“No change, but that’s good, they say,” she said wearily.

“Doreen, I’m gonna get some rest and then I’m coming down to the hospital. Why don’t you and Micky come back to the house and get some rest while I’m there?” Tom asked.

“We haven’t made any arrangements yet, but we couldn’t impose. We barely know each other!” she laughed.

“But we share something special,” he said with a smile. “I insist. One of the boys can show you an empty room.”

“Well, if it’s that big,” she said with a laugh. “Thank you, Tom. I wish we’d met under happier circumstances.”

“Me too!” he said, before hanging up and collapsing on the couch. Then he remembered! “Oh, shit! Martha, I gotta go. I’m meeting someone at the hospital in a bit. If I sit here too long I’ll be gone!” With that he kissed the woman and got hugs from Peter, David, and Sebastien and a shy wave from Billy before heading out to his car.

At the hospital, Tom gave Doreen a key, and she and Mickey headed back to the house, giving him privacy with Aiden. Tom was holding Aiden’s hand, leaning against the bed wearily when an unfamiliar voice jolted him. “Professor Corman? We spoke on the phone…”

Tom looked up. “Rabbi?”

“Judah Steinmetz,” the man stated, extending a hand with a warm smile. “The Catholics have it easier. The collar is an all-access pass,” he joked as Tom shook his hand.

“Call me Tom, please. Thank you for coming. I didn’t really expect,” Tom began.

“Not at all,” the man said with a gentle wave and pulled a chair over next to Tom’s. “How long have you two been together?”

“Long enough,” Tom said, and the man nodded. “He lives with me, along with a young man I took in and his little brother. The parents were abusing them, and the father was a….”

“Serial killer?” the rabbi asked with raised eyebrows. “You do have a way of attracting newsworthy people into your life, don’t you?”

Tom smiled and said, “Until Aiden and the boys came along, I’d basically been a shut-in, rabbi. My first partner was killed in a stabbing. Now this!”

“Tom, there are a lot of things I could say to you now. Lame excuses. But you’ve had some terrible things happen around you and to you. Anything I could say would be weak and a little insulting,” the rabbi said, sitting back and patting Tom on the shoulder.

“Why do these things happen?” Tom asked without looking at him.

“You’re just baiting me now, professor,” Steinmetz joked, causing Tom to look at him and smile. “Tom, you know as well as I do that God isn’t punishing you, or testing you or anything else. The world is a narrow strait, and we all have choices to make.”

“But my choices get people hurt,” Tom said.

“You saved those boys’ lives and have, no doubt, brought this man great happiness,” the rabbi countered.

“But he wouldn’t be lying here if it wasn’t for me,” Tom said.

“I don’t understand,” Steinmetz interjected. “Being a policeman is a dangerous job….”

“Aiden was targeted because I refused to step back from something,” Tom said.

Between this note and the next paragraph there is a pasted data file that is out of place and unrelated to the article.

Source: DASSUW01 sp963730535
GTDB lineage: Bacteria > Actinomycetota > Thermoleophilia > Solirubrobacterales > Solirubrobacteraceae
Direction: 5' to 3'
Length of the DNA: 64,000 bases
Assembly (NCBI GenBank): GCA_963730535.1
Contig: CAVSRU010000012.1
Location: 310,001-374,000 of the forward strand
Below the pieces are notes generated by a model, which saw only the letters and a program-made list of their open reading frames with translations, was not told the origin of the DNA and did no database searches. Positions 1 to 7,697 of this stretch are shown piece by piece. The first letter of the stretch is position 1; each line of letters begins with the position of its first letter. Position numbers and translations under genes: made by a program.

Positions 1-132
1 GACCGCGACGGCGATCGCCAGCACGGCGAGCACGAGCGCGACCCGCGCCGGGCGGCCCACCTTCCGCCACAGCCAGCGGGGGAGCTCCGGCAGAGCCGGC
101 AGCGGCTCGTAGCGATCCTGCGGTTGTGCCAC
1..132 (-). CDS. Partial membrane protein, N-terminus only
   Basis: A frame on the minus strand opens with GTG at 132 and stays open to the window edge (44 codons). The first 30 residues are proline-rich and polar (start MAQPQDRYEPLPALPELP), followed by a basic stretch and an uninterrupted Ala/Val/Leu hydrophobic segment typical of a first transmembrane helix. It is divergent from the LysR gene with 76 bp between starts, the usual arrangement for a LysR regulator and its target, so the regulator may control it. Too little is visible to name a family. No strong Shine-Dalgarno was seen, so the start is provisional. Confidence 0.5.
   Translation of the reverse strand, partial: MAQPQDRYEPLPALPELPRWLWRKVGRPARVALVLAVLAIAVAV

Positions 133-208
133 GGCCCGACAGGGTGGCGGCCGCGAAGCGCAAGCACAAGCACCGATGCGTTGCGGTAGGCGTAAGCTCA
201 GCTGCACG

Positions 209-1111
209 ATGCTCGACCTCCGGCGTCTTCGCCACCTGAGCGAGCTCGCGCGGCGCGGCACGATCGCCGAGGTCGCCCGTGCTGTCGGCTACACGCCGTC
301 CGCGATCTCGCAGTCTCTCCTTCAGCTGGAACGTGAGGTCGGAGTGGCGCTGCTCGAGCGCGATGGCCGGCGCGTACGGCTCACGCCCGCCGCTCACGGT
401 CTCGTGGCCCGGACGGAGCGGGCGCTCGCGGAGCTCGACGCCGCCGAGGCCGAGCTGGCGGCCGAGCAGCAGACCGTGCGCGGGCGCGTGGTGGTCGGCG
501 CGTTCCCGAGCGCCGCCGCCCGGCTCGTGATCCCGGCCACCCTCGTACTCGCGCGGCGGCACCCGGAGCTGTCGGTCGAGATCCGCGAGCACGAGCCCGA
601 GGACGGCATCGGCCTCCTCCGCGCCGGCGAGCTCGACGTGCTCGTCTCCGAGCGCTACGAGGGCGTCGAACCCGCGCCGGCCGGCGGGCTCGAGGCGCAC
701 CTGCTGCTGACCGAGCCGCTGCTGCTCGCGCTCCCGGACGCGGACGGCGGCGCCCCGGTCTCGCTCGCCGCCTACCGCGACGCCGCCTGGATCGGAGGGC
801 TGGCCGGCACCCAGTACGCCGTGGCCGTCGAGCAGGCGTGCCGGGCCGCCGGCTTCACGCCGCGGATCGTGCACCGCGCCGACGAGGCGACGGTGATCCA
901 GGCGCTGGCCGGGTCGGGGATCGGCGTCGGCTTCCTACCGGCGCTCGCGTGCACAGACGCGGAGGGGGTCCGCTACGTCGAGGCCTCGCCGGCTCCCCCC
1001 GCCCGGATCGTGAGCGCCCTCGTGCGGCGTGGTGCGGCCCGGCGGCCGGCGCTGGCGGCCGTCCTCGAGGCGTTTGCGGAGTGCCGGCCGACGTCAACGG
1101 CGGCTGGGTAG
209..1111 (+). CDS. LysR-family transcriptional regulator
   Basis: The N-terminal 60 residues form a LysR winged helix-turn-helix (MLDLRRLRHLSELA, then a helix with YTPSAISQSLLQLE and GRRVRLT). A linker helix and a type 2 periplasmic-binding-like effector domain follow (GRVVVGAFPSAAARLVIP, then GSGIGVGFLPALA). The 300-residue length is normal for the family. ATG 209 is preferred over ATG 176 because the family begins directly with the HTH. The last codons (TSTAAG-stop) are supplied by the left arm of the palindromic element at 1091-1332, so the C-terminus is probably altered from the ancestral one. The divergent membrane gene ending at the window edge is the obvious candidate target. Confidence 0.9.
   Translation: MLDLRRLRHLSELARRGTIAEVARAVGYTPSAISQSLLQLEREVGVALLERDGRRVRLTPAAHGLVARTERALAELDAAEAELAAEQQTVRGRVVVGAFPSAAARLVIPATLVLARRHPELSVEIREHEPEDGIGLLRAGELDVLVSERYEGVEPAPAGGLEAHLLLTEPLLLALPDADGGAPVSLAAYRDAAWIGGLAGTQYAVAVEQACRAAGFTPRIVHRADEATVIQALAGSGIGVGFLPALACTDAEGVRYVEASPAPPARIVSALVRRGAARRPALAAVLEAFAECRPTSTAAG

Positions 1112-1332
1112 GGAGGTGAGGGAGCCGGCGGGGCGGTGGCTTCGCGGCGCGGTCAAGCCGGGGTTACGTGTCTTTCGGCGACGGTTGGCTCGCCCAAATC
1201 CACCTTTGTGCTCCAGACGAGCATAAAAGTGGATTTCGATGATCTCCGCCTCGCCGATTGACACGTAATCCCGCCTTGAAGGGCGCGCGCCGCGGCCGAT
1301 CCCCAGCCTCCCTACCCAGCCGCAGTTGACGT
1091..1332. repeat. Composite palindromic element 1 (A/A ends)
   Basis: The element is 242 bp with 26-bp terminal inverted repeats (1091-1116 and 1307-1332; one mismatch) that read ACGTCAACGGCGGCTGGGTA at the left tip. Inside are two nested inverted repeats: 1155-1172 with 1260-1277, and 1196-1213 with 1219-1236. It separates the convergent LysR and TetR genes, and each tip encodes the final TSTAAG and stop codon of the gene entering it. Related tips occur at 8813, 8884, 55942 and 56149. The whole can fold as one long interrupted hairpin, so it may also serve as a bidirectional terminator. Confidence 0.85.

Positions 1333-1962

“Related to the boys?” the rabbi asked, and Tom nodded. “And how do you think Aiden would feel if he knew you’d turned your back on those boys because of a threat?”

Tom looked down at his feet and nodded. “Yeah…. I suppose so,” he said.

“Tom, let’s take a walk. Ask one of your friends to stay with him?” the rabbi suggested.

Tom nodded and stuck his head out into the waiting room and found Jim. “Would you mind sitting with him for a bit, Jim? I need to take a walk….”

“No problem, Tom. Anything!” the man said and folded up his paper.

With Jim watching over Aiden, Tom led the rabbi out of the hospital toward campus. “It is beautiful here, away from the city, Tom,” the man said.

“Yeah,” Tom replied. They walked in silence for a while before Tom asked, “Do you believe in God, rabbi?”

Tom was surprised when the man did not react with shock at the question but opened with, “Judah is fine, if you don’t mind.” After a considered silence, he said, “If I understand what you mean by believe, then yes, I believe in God.”

“Do you believe in the devil?” Tom asked.

Now the man examined Tom very carefully. “That is a peculiar question, young man!”

“What if I told you that the man who shot Aiden had black eyes? Completely black without any color or whites at all?” Tom said. “What if I told you that this town may be the epicenter of a major cult?”

The rabbi stopped him and looked deep into his eyes, reciting in Hebrew: “Thou shalt not be afraid for the terror by night; nor for the arrow that flieth by day….”

A moment later, Tom took it up: “nor for the pestilence that walketh in darkness; nor for the destruction that wasteth at noonday.”

“You’re serious?” the rabbi asked.

“Judah, you don’t know the half of it,” Tom said. “Care to take a ride? There’s someone I’d like you to meet.” The rabbi nodded gravely.

Twenty minutes later, Tom pulled up in front of Saint Bartholomew’s Catholic Church. Tom led the rabbi around to the rectory door and knocked. When Tim Welch appeared, he looked older than he had before.

“Tom!” the man said.